They say that sheep don’t recognize the physical body of their shepherd, but rather are guided by his voice. Different than other animals it seems, sheep perceive more from the sounds they hear than from the sights they see. Now, being the skeptic that I am this, of course, made me somewhat suspicious until I read that experiments have been carried out proving this very point.
For example, an experiment was made in which two men, one the regular shepherd and the other a complete stranger, changed clothes with one another and attempted to lead the sheep. In order to avoid any possibility of facial recognition both men covered their faces and then called to the sheep. Every time they tried this the sheep refused to follow the stranger dressed in the shepherd’s regular clothes, but they did follow the voice of the true shepherd even though he was dressed in completely different clothes than they were used to.
Today, on Good Shepherd Sunday, Jesus reminds us that his sheep recognize and trust his voice, and they will never follow any other. But before we go any further, we need to reiterate one fundamental truth: Where is the voice of Jesus heard today? In the Bible. The voice of Jesus our Good Shepherd is heard in his words and promises which are found only in the Bible. To this voice, says Jesus, the true sheep listen at all times.
Here's a question: How well do you trust that voice in your life? How readily do you follow Jesus when he leads you into the unknown? If we think of the duties of a shepherd, we rightly say that one of his chief duties is to lead the sheep—to lead them to green pastures, as Jesus says. So, what about those moments when you find yourself wandering through the dark valleys of life? Does that mean Jesus has failed you? Well, this is why Jesus says what he does in John 10 and reminds us that he is the Good Shepherd.
Think about that title. They are such simple words and yet profound words. In other words, he’s not a bad shepherd. Whatever your circumstances may be Jesus is telling you, “I am not a bad shepherd. I am not going to abandon you. You will find yourself from time to time in a dark valley, but when you do, you can be sure that I will be leading you through it.”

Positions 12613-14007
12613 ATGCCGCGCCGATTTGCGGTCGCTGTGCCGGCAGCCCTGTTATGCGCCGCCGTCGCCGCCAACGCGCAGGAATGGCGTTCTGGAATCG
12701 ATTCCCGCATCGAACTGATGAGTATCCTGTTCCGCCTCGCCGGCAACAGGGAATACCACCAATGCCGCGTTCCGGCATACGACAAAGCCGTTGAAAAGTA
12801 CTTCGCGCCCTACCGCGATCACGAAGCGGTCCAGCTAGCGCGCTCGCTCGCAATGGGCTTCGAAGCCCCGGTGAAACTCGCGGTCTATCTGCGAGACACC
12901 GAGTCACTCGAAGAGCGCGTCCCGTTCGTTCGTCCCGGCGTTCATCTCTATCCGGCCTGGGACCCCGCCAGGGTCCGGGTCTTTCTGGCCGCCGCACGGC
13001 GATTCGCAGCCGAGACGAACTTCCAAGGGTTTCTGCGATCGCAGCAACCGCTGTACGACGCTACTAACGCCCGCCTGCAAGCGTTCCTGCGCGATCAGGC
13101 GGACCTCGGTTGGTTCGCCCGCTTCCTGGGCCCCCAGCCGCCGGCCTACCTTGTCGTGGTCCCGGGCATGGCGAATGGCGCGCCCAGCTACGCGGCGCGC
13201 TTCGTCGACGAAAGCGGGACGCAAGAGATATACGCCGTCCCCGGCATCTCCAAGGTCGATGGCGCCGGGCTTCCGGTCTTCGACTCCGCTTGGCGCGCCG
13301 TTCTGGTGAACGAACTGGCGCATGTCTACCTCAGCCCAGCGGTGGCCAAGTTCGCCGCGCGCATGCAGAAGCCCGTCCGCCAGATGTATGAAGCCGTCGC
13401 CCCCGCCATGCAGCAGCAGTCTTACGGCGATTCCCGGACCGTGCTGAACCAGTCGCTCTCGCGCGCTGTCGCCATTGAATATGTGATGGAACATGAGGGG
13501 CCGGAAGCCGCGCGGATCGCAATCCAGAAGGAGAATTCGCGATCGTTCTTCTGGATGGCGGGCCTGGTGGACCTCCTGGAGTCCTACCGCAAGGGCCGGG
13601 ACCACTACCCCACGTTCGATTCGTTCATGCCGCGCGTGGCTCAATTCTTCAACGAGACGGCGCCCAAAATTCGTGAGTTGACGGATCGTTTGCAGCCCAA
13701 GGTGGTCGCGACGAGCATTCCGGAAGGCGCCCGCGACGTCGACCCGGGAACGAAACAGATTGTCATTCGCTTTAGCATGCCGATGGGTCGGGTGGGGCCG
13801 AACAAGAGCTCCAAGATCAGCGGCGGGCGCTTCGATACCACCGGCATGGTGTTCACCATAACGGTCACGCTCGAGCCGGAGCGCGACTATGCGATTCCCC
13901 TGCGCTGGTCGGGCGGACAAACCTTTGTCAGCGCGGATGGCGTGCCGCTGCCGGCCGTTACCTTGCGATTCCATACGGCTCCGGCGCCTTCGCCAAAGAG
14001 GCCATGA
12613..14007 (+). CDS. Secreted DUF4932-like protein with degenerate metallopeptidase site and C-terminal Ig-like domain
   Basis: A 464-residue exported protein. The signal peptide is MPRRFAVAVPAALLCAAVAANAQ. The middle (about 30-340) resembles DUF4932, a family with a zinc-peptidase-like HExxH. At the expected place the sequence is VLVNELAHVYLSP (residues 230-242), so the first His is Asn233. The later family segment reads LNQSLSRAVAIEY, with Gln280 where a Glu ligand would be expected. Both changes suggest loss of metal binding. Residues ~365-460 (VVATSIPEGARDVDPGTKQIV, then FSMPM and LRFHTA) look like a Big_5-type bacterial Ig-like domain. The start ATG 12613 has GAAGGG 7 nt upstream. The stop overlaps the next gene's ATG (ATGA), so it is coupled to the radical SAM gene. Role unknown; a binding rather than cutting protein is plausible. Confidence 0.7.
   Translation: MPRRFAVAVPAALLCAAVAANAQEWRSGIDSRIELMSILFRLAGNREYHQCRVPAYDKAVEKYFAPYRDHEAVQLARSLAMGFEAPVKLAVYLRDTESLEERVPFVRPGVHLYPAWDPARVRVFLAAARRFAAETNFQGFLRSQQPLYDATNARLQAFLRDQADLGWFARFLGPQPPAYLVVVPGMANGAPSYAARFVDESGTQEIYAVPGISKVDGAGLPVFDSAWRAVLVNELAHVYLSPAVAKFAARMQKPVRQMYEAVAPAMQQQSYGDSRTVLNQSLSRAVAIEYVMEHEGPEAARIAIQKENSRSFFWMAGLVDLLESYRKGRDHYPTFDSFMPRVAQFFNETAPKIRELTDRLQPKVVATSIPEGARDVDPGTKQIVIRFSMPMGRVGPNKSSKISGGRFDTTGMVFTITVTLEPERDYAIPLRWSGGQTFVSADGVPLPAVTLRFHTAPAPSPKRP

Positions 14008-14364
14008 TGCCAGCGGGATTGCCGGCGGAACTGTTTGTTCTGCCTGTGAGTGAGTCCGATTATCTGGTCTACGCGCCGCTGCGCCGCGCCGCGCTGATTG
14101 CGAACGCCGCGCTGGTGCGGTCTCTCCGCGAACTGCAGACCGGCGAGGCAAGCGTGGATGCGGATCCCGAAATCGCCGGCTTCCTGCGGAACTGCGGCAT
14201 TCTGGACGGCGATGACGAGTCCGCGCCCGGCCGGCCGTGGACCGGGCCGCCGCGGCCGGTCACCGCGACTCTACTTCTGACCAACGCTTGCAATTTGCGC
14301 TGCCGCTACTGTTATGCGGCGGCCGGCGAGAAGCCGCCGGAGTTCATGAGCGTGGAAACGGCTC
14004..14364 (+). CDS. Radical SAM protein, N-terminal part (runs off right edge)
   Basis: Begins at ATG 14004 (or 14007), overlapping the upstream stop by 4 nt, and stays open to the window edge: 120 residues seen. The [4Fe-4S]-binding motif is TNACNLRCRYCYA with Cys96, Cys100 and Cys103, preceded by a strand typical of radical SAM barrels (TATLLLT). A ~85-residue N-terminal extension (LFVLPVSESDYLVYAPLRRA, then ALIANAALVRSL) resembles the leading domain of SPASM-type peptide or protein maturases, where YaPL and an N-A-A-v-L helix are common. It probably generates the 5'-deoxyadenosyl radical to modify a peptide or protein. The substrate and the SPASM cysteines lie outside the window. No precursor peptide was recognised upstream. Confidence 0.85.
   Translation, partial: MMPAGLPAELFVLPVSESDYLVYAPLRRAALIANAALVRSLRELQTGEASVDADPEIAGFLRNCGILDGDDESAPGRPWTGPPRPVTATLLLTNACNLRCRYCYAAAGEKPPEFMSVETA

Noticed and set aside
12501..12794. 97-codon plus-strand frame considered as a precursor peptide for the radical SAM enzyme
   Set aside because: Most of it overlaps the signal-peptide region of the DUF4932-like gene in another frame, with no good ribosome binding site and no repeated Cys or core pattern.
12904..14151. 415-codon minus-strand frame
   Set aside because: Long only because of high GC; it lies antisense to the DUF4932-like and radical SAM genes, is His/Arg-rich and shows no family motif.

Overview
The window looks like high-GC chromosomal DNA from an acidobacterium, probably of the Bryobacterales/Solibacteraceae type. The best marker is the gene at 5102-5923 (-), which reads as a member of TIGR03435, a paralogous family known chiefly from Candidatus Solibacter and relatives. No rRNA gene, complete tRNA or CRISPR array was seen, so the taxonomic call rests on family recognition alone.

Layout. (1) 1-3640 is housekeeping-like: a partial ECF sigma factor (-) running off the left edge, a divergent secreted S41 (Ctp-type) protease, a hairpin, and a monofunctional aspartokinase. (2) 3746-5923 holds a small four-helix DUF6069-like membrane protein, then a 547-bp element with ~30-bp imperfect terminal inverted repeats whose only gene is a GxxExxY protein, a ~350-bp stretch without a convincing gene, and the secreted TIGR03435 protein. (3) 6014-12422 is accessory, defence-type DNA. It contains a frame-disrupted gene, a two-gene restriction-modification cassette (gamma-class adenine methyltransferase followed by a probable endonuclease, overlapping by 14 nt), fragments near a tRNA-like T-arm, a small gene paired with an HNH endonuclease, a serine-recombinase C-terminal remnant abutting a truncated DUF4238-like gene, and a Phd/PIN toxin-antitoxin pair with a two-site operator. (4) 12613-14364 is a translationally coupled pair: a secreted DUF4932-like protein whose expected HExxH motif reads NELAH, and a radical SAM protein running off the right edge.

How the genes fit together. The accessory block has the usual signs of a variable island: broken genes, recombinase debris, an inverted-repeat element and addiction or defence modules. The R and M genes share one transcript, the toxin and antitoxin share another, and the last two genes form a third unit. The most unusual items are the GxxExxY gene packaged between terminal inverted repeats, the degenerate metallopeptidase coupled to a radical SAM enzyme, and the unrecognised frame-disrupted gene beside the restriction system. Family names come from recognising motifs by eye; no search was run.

Now, why does Jesus speak in this fashion? What is he doing in John chapter 10?
Jesus is distinguishing himself from the many imposter-like shepherds that Israel had along the way, in particular the Pharisees who were nothing more than blind guides. And so, unlike the Pharisees and other ruling Jews of Israel’s history, Jesus was not a royal caretaker of the people only out of self-interest. He was not self-serving in his relationship with them.
And so, Jesus speaks in this fashion in order to establish himself as someone who has and continues to have vested interest in every one of his sheep because you and I mean something to him. Indeed, he says this so as to contrast himself with the thought that he would turn out like so many of the other leaders who were for God’s people only in so far as it was advantageous to them. No, says Jesus. That would be the hired hand. “The hired hand is not the shepherd who owns the sheep. So when he sees the wolf coming, he abandons the sheep and runs away. Then the wolf attacks the flock and scatters it. The man runs away because he is a hired hand and cares nothing for the sheep.”
How different it is when it comes to our Good Shepherd Jesus! You see, if you’ve ever been vested in the well-being of another, if you’ve ever had the default mindset (think a parent): “My happiness is far less important than my child’s happiness,” then perhaps you can begin to understand the relationship between Jesus and his sheep. He’s not the day care employee; he’s the parent, and these are the object of his love. Would you offer your life for the one you love? Jesus answers, “I will, and I did.” “The Good Shepherd lays down his life for his sheep” (v. 11).
Now you will notice that of all the analogies that the Bible uses to describe our relationship to Jesus, there is no more prominent picture than that of sheep together with their shepherd. The Bible could have referred to Jesus primarily as a coach. It could have described him primarily as a CEO, but it doesn’t. It refers to him as one who is characterized by the greatest object of his affection, namely his sheep.
Does that ever strike you as odd? Why not describe him principally as an executive? He leads, right? Why not describe him principally as a coach? He encourages, right? Why not describe him mainly as a teacher, or a mentor, or a friend, for he is and does all those things?
Because you and I wander! That is what we do. We get into trouble. We are slow to foresee the consequences of our actions. We cannot defend nor rescue ourselves from the danger of sin, and so he describes himself as a pastor, for that is what the term shepherd truly means!